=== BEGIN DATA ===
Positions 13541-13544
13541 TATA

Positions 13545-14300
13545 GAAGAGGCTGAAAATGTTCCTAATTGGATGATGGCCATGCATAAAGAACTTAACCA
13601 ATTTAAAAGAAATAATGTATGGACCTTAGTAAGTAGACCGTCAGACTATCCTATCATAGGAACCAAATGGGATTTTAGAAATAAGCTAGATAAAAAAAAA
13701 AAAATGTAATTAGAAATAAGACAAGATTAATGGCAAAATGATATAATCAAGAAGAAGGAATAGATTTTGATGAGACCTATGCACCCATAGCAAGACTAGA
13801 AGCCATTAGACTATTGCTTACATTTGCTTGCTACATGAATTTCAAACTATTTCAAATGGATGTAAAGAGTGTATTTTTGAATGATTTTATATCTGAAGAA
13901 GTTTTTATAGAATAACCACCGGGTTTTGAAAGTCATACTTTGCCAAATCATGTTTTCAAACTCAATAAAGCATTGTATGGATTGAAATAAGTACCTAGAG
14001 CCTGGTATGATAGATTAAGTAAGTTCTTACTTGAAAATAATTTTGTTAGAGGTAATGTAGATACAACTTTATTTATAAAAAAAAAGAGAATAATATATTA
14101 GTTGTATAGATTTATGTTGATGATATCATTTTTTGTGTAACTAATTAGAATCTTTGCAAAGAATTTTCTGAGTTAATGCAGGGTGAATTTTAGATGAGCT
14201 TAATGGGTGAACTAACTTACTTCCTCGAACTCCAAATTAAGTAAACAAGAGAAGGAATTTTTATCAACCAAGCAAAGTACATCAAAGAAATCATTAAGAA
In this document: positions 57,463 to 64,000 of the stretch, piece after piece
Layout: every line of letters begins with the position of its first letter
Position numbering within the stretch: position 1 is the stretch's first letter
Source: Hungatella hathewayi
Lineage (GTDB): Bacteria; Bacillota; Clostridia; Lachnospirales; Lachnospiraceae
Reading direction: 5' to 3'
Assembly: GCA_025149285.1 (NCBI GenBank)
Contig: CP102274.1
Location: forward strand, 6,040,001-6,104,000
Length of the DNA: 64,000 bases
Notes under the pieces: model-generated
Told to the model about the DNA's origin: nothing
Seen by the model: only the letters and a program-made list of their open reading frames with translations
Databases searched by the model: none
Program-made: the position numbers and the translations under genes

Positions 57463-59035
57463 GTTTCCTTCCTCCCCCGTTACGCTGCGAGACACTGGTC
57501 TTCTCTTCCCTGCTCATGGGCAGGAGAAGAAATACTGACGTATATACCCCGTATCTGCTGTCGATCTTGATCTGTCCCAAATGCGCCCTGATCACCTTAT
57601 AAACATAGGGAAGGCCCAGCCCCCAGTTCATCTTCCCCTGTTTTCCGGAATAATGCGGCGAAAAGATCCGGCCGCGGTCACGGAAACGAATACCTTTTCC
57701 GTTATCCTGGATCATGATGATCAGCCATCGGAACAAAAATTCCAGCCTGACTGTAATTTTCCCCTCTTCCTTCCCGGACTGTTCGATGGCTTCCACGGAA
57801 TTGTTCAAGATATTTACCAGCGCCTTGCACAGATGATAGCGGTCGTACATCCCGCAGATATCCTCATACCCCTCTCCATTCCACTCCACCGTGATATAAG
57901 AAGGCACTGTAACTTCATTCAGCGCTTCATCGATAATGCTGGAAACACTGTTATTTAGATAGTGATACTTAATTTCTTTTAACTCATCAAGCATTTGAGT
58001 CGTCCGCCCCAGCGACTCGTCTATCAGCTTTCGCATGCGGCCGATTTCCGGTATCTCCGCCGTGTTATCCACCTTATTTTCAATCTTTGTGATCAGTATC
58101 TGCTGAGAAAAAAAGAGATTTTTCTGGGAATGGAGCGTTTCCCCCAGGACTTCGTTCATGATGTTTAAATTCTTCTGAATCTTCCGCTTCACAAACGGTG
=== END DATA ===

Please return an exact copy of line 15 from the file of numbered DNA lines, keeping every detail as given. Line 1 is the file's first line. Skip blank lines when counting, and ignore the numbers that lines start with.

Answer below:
Source: Hungatella hathewayi